Bangladeshi garment manufacturers have issued a strong warning to Western fashion brands that they will be blacklisted if they fail to pay their outstanding bills due to the economic impact of the coronavirus crisis. In a letter to the Edinburgh Woollen Mill (EWM) group, owned by British billionaire Philip Day, the Bangladesh Garment Manufacturers and Exporters Association (BGMEA) demanded that payments be settled by Friday. This move follows the BGMEA’s threat to sue the major British retailer over unpaid debts. The BGMEA, the largest trade group for garment factory owners in Bangladesh, stated that they will blacklist buyers who exploit them by failing to meet their financial obligations. While severing business ties is not their preferred approach, they are prepared to take action against buyers who deliberately exploit suppliers.
Bangladesh heavily relies on its garment industry, which accounts for over 80% of its exports. With more than 4,000 factories employing around 4 million people, mostly women, this sector plays a crucial role in the country’s economic stability. However, the global closure of stores due to the coronavirus pandemic has led many Western retailers to suspend or cancel clothing orders, leaving workers in Asia unemployed and uncertain about the future of the industry. In fact, Bangladesh’s garment exports plummeted by 84% in the first half of April, with canceled or suspended orders totaling $3 billion.
The BGMEA singled out Edinburgh Woollen Mill for requesting significant discounts, which violate local laws, international standards, and the principles of ethical sourcing. These demands for discounts, despite pre-existing contracts and ongoing business activities, have been deemed financially disastrous for the manufacturers. The Bangladesh Centre for Worker Solidarity, a union representing garment workers, commended the BGMEA’s firm stance against non-payment of wages. They believe that if brands fulfill their financial obligations, it will greatly benefit the workers who have been struggling with unpaid wages.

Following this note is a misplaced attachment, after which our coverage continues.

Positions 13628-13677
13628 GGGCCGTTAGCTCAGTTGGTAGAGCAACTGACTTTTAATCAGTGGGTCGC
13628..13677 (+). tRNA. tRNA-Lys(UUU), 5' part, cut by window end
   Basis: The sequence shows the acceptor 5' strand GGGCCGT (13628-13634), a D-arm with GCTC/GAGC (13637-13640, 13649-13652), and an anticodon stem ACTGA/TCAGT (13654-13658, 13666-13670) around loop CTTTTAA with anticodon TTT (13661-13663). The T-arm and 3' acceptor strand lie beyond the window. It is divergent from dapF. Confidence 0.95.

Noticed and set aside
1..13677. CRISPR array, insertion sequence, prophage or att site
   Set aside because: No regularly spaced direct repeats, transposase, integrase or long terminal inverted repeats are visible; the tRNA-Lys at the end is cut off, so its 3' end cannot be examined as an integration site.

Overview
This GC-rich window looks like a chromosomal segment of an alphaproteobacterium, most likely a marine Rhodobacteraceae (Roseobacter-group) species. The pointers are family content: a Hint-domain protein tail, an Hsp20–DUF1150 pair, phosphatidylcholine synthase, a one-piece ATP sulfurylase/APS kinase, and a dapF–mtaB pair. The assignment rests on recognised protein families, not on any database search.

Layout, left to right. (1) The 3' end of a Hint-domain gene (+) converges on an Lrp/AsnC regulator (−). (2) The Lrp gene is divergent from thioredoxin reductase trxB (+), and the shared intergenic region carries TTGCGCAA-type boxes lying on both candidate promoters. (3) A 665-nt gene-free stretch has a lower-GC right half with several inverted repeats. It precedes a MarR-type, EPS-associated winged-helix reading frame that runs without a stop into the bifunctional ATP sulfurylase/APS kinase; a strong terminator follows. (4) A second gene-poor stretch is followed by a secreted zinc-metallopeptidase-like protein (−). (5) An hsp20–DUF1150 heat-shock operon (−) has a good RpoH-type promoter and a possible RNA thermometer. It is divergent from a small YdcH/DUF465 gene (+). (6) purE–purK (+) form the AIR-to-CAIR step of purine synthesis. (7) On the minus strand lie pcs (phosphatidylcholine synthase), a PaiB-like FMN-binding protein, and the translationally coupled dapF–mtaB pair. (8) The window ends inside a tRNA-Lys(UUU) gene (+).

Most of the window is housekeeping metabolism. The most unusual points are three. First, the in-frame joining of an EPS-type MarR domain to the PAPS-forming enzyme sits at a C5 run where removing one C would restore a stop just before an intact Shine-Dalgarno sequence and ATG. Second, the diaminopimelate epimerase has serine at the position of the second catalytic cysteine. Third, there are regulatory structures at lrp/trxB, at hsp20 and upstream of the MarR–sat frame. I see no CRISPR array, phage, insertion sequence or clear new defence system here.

This incident sheds light on the challenges faced by Bangladesh’s garment industry during the global crisis. While Western fashion brands grapple with difficult decisions, it is imperative for them to adhere to ethical practices and honor their financial commitments to suppliers. Failing to do so not only harms workers but also undermines the reputation and long-term survival of the industry as a whole. As the BGMEA takes a strong stand against exploitation, it presents an opportunity for a more equitable relationship between brands and suppliers, ultimately benefiting the livelihoods of workers who depend on this industry.
– For more information on the Bangladesh Garment Manufacturers and Exporters Association (BGMEA), visit their official website here.
– To learn about ethical fashion practices and the importance of responsible sourcing, check out this informative article from Good On You here.